2 autograph letters signed.
8vo. Together 2½ pp.
The dated letter, written to an unnamed friend, was sent with tickets to a concert that the recipient had promised to attend: "Je viens vous rappeler la promesse que vous m'avez faite d'assister à mon concert, permettez moi donc de vous prier d'accepter quelques billets que je me fais un grand plaisir de vous offrir [...]".
The second letter to an unnamed female recipient, probably Lefébure-Wély's mother or another close relative, is humorously introduced as the "orthography of a student of the École des frères after 4 years, 4 months, 4 days, 4 hours, and 17 minutes of assiduous work" and continues in an imaginary phonetic French with an invitation to lunch: "Madam, je çuis onteu devoufer dégeuner aucito çamedit, met sais de votref aute, vous me gâté ci facileman qu’œuf se la me cèmble trait bon hé qu’œuf jàbus e. brefe [...]". A small ink drawing of a barrel organ near the bottom of the second page completes this charming document from Lefébure-Wély's youth.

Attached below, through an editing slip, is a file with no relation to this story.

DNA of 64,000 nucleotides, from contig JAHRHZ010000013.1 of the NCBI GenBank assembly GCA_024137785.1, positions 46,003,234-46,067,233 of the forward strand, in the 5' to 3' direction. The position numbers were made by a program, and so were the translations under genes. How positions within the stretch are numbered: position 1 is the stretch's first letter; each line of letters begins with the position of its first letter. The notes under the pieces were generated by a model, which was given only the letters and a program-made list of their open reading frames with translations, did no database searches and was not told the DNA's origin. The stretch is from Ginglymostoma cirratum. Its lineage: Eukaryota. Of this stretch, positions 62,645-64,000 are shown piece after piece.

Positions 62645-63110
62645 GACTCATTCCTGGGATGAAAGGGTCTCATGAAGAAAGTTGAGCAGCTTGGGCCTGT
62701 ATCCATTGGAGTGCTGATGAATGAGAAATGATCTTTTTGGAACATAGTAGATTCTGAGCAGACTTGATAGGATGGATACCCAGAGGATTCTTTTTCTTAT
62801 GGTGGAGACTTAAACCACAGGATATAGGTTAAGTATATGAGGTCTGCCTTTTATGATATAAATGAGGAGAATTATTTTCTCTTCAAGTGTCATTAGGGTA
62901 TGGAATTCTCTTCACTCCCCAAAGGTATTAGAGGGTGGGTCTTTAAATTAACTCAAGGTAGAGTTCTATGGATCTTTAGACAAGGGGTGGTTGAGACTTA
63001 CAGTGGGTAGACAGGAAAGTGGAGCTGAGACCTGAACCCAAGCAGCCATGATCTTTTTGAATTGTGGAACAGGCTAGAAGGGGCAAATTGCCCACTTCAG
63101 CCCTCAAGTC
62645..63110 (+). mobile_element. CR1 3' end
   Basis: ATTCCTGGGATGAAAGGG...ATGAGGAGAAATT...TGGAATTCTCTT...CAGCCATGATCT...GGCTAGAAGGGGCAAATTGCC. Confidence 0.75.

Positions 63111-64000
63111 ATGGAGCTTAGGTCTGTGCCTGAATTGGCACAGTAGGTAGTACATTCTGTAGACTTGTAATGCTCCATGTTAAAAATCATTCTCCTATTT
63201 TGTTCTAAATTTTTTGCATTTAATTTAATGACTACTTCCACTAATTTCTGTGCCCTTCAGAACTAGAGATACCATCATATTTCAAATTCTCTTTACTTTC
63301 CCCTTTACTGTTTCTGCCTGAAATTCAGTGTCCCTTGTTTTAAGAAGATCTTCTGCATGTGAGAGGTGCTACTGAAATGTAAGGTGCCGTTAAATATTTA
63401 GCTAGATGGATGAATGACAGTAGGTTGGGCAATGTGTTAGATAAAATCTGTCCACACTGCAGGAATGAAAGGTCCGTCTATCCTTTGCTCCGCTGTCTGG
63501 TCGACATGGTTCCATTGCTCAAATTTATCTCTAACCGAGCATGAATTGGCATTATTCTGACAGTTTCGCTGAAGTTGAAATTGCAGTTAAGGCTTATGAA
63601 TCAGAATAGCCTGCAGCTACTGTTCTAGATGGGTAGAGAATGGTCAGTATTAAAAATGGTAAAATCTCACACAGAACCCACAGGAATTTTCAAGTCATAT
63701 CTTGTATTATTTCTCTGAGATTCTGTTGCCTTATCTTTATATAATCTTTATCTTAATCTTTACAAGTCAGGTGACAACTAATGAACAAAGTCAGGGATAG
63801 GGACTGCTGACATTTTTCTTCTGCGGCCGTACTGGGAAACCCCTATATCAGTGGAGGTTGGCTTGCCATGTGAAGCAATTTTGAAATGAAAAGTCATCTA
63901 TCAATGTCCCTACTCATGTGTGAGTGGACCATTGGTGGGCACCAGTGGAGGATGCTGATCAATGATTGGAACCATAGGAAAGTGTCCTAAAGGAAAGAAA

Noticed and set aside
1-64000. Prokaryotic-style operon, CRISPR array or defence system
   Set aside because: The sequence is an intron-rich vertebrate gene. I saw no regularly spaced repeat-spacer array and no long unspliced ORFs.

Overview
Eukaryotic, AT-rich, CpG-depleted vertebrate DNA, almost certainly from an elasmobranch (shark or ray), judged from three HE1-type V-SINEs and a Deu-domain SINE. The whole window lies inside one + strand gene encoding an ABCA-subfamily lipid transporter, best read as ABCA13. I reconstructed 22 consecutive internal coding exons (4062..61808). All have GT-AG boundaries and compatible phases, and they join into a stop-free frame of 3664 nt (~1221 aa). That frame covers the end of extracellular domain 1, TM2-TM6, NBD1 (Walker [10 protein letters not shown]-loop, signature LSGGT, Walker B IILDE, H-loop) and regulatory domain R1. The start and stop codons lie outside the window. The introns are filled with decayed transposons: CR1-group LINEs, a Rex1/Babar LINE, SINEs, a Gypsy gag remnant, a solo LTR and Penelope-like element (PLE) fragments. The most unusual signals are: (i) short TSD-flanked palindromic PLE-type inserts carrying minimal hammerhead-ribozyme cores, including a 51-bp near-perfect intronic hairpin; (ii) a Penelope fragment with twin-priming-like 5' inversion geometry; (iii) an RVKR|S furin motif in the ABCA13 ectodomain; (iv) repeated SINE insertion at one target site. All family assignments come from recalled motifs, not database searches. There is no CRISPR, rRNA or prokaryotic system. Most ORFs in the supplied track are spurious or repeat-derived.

Louis James Alfred Lefébure-Wély assisted his father as the organist of Saint-Roch in Paris from the age of 8. When he was 14 his father died, and he succeeded him as official organist of Saint-Roch. In 1832 he entered the Paris Conservatoire, studying organ and composition. As a performer, Lefébure-Wély played a major role in the development of the French symphonic organ style and was rated above eminent contemporaries including César Franck.
Dated letter somewhat brittle, with foxing and several tears. Both letters with traces of former mounting.